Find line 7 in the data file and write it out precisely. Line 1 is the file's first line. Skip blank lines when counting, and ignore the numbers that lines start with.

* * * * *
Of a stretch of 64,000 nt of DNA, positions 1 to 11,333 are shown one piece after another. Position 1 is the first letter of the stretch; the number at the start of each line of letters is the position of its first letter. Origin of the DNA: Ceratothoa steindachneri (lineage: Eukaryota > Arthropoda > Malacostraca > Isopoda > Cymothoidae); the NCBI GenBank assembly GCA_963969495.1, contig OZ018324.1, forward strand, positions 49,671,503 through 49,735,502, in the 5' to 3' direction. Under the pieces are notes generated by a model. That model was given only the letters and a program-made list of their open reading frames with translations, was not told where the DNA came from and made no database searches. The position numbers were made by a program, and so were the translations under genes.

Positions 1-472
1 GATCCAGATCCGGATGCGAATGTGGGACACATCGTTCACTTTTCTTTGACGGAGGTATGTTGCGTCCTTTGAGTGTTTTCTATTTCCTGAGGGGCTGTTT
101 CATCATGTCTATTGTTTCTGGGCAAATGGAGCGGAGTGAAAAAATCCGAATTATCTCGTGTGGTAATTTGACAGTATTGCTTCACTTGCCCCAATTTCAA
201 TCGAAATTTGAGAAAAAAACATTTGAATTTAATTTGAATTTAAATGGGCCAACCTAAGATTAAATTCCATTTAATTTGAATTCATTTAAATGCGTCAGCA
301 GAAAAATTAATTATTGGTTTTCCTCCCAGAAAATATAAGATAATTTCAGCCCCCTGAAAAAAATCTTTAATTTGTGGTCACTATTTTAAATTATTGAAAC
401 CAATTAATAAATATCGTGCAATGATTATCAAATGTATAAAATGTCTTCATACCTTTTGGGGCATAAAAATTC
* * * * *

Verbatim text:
401 CAATTAATAAATATCGTGCAATGATTATCAAATGTATAAAATGTCTTCATACCTTTTGGGGCATAAAAATTC